Saudi Arabia approves listing of energy giant Aramco

Daniel Fowler
November 6, 2019

Saudi Aramco aims to go public on the Riyadh stock exchange in December, in what would be the world's biggest initial public offering worth $2 trillion won, twice the market capitalization of the world's largest company Apple Inc.

An announcement from the kingdom's Capital Market Authority announcing its approval for the share sale served as a starting gun for an IPO promised by Crown Prince Mohammed bin Salman since 2016.

Ellen Wald, author of "Saudi Inc.", said that listing on the domestic market without any plans for an global offering was risky because it could "completely overweight" the local market.

Plans call for the firm to later put other shares on a foreign exchange.

But those dry-as-dust business phrases have kicked off a process that could transform the lives of Saudi Arabia's citizens and residents, the global energy industry and the world of high finance. He also stressed Aramco's "disciplined financial approach and prudent and flexible balance sheet".

"I'm feeling nervous about the IPO, I grew up planning for my kids to live the life I experienced in Aramco and I'm anxious that with the IPO it won't be the Aramco that we know". That figure, based on a $2 trillion valuation of the company now seen as unrealistic, may not be reached but even so it it is likely to be the biggest share market offering of all time.

However, economic worries, the trade war between China and the United States and increased crude oil production by the USA has depressed energy prices.

Confirmation of the share sales comes just weeks after Saudi Aramco's oil facilities were attacked and lost about $2bn in crude oil production, according to reports.

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"Certainly Aramco is much more transparent that they have ever been, but whether we are going to see the financials with full clarity is an open question", Lebow told AFP. The price at which all subscribers in the offering will purchase shares (the "Final Offer Price") will be determined at the end of the book-building period.

The regulator did not provide any immediate time frames but, citing sources, Al Arabiya reported last week that the company would list on the Saudi Stock Exchange on December 11th. The channel is believed to have close links to the kingdom's Al Saud royal family.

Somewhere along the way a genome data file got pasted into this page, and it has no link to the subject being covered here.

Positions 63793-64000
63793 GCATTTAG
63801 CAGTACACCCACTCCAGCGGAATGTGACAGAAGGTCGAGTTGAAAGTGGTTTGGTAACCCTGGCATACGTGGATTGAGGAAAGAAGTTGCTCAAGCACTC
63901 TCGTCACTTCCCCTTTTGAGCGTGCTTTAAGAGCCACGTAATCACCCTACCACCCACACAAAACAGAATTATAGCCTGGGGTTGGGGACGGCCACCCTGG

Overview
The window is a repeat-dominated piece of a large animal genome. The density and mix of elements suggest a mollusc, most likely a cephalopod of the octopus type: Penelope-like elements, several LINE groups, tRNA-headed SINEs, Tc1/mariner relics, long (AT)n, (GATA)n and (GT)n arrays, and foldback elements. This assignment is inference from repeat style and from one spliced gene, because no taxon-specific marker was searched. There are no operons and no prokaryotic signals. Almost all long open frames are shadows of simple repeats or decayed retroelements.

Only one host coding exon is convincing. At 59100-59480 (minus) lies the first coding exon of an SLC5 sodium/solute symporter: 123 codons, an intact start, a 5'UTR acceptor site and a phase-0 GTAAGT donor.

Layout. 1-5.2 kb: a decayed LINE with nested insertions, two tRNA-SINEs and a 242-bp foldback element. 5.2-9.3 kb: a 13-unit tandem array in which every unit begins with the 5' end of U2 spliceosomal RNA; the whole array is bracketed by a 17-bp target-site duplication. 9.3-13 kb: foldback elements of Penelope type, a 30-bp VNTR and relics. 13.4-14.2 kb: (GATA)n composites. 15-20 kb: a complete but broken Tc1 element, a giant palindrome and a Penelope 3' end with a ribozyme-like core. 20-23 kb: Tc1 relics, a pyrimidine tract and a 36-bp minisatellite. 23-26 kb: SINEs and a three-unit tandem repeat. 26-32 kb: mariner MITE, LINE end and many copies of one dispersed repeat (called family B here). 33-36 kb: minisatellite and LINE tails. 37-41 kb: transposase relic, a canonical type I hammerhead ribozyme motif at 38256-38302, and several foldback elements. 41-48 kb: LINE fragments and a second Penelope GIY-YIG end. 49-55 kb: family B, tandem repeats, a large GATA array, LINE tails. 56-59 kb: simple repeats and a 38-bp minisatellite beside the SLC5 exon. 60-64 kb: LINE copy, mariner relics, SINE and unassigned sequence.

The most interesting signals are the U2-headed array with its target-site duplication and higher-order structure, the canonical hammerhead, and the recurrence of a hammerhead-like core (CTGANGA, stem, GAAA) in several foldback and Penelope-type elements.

Saudi Aramco traces its roots to 1933 when a deal was struck between Saudi Arabia and the Standard Oil Company of California, which later became Chevron, to survey and drill for oil, creating a new firm to do so. It said Aramco had a net income of $111.1 billion in 2018 and proven liquid reserves of 226.8 billion barrels.

In 1973, with prices spiking at the peak of the Arab oil embargo - imposed against the U.S. over its policy on Israel - the Saudi government acquired 25 percent of Aramco to increase its share to 60 percent and become a majority stakeholder.

The kingdom has in the past used the company as a piggy bank for development companies, back when it was still an American company.

Many of these potential investors will be big Saudi investment groups (banks, insurance companies or pension funds) that already buy and sell on a daily basis on Tadawul.

Aramco has not stated when or how much of the company it would sell, but Reuters reported sources state the oil company could offer 1-2% of its shares on the local bourse, raising as much as US$20-40 billion. For the first half of 2019, it posted a net profit of $46.9bn, nearly all of which was paid out in dividends to the Saudi state.

In the section titled "IPO Retail Incentive Arrangement", the document sets out the benefits that people living and working in the Kingdom can expect. According to financial analysts, it is worth a whopping $1.2 trillion.

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